What do you REALLY want your creative life to be like?
From the amount written these days about following our passions and living our dreams, you’d be forgiven for thinking that by your age (whether you’re 16, 36, 66 or 106), you should have figured out exactly what you want from life by now, and be living it to its fullest.
The truth is, our callings in life don’t just fall into our laps, however patiently we sit and wait for them. We have to get out there and find them.
Another prominent movement, that probably has more exposure and literature written about it today than ever before, is positive thinking.
You get what you focus on, we’re told, so if we focus on what’s bad, we get more of that, and if we focus on what’s good, we attract more of that.
It makes sense, and I believe this too. But there’s a danger that by ignoring the bad stuff we rob ourselves of a chance to learn more about ourselves, and to move closer and closer to what we really love, what makes us feel alive like nothing else.
First, let’s get away from these “good” and “bad” judgements.
Let’s consider instead what makes you feel more at peace, more alive, more yourself, and the kind of experiences that bring you closer to that.
To do this, it’s often easier to look at the opposite end. The things that you know aren’t for you, that drag you down, that cause you inner conflict, that make you wonder what on earth you’re doing here in this situation.
We can call this the Never Never List. Those times and feelings and situations that you have found yourself in, in the past, that you never never want to be in again.
If you listen closely to your inner compass, you always know.
And, as we suggested above, it’s often easier to recognise what you DON’T feel comfortable with, those things that make your life harder, and move you further from your most creative, fulfilled state, than the things that make you happy.
Say, for example, you’re in a group of friends that have met every week for years, to catch up with the latest details and “gossip” in everyone’s lives. Now, when this group began, it was positive, supportive, fun, and without doubt a great addition to your week and life.
Some time ago though, it started to descend into nasty back biting and comments about people that weren’t present. Every thread of conversation seemed to be fuelled by criticising or looking down on someone else, the group as a whole using this to try to feel superior. You begin to wonder what was said about you the occasional times you can’t attend yourself.
This isn’t you. It doesn’t sit right, it’s not something you’re at all comfortable with, and leave the group each time wondering why you still go.
This is a great example to go on your Never Never List. You might say: “I never never want to be a part of social group that does nothing but bitch and complain about others just to make them feel better about their own inadequacies.”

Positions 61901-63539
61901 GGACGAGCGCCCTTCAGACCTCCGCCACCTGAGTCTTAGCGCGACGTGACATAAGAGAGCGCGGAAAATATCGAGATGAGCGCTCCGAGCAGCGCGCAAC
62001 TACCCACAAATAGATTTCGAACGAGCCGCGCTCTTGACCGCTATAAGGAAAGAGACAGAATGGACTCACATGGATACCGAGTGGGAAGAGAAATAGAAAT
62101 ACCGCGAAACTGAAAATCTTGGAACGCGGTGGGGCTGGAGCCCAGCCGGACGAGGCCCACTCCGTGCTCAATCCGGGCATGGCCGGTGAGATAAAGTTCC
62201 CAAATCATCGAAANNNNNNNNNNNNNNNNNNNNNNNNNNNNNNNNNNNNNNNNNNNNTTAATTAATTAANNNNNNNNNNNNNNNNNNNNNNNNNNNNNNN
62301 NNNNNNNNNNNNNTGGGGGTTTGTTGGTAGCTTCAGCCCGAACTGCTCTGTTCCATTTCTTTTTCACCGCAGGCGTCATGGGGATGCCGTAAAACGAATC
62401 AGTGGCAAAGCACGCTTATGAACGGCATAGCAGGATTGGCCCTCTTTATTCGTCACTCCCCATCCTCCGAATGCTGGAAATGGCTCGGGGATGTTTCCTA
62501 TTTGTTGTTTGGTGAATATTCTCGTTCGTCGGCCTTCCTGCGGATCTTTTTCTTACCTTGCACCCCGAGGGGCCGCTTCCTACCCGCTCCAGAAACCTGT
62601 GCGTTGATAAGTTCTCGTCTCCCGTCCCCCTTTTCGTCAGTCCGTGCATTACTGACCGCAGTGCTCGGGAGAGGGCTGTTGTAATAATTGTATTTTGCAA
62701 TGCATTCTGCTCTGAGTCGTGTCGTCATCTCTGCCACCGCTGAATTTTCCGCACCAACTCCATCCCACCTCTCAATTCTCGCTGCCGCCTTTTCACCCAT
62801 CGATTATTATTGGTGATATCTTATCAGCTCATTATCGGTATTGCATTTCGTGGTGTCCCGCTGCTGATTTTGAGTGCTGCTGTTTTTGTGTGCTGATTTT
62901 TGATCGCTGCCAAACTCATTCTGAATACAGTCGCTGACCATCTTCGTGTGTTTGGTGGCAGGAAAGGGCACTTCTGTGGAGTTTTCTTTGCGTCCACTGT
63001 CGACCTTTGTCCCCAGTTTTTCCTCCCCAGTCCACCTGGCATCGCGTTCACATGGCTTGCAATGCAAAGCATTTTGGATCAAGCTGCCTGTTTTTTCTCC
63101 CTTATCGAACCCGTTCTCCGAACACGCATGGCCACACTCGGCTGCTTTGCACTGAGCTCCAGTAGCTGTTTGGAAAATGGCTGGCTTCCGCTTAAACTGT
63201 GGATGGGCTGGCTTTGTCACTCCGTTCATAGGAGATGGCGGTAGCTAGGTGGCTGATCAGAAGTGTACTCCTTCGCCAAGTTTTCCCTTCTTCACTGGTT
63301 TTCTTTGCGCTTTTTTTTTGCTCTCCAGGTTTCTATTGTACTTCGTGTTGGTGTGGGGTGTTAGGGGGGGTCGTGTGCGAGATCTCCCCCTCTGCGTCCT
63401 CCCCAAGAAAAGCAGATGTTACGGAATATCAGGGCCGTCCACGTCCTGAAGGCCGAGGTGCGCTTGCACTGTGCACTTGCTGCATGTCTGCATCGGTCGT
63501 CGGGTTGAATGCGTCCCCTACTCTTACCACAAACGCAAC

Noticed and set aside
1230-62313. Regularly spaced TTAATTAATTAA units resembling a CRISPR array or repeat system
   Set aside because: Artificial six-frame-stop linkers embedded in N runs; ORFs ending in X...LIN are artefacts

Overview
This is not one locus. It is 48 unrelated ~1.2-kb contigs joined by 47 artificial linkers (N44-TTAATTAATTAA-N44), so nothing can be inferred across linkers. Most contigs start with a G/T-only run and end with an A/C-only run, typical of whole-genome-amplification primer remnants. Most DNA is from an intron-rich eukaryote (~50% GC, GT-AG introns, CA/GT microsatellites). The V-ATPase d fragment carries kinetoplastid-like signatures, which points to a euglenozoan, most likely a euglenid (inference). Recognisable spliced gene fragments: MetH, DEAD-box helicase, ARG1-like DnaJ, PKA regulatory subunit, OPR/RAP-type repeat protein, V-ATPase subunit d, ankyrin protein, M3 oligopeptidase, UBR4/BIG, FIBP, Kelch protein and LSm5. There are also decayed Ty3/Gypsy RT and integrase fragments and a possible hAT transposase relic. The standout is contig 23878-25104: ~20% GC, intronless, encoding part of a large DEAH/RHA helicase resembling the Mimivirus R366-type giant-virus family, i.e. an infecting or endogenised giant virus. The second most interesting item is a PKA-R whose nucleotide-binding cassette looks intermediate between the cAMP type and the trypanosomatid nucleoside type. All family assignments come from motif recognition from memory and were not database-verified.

Now you’ve recognised the negative – the “Never Never” – it becomes easy to turn it around and state what you’d like instead.
So you might say something like: “I only want to be a part of social groups that have a positive aim, and that encourage and support others, and that are a lot of fun.”
It helps to think about this in value terms like these, rather than specific activities that groups might do, like writing, or sewing, or dancing for example.
You’re defining what’s important for you in your life at that deep value level.
In this example, you’re saying it’s important to you to be supportive, positive, encouraging, and to have fun.
The actual group that you can do this in could revolve around any activity. It’s almost not important, as long as it’s an activity all the people in the group have a common passion for.
The greatest freedom we can have is from ourselves. More specifically, from the mental baggage and feelings of guilt, resentment, shame and so on.
The greatest freedom is to be at peace with yourself, and have everything you do in your life align with that, to nurture and support it.
The Never Never List is a great technique to uncover those things and times where you’re clearly not at peace with yourself. And, as we’ve talked about, by turning them around, we can find what WILL enable us to be as happy and creative as we can be.
Start writing your Never Never List today. There are bound to be a few examples in your own life, however small, that you never never want to be involved in again. What first comes to mind for you?
Start taking those steps on your unique path happiness and creative freedom. Then take the actions that best support them.
If you enjoyed this post and found it helpful, please take a few seconds and use the buttons below to share with others who might like it too. This helps support and spread the word about my writing.
If it’s your first time here, you might like to subscribe to receive new posts. Thanks for stopping by and reading.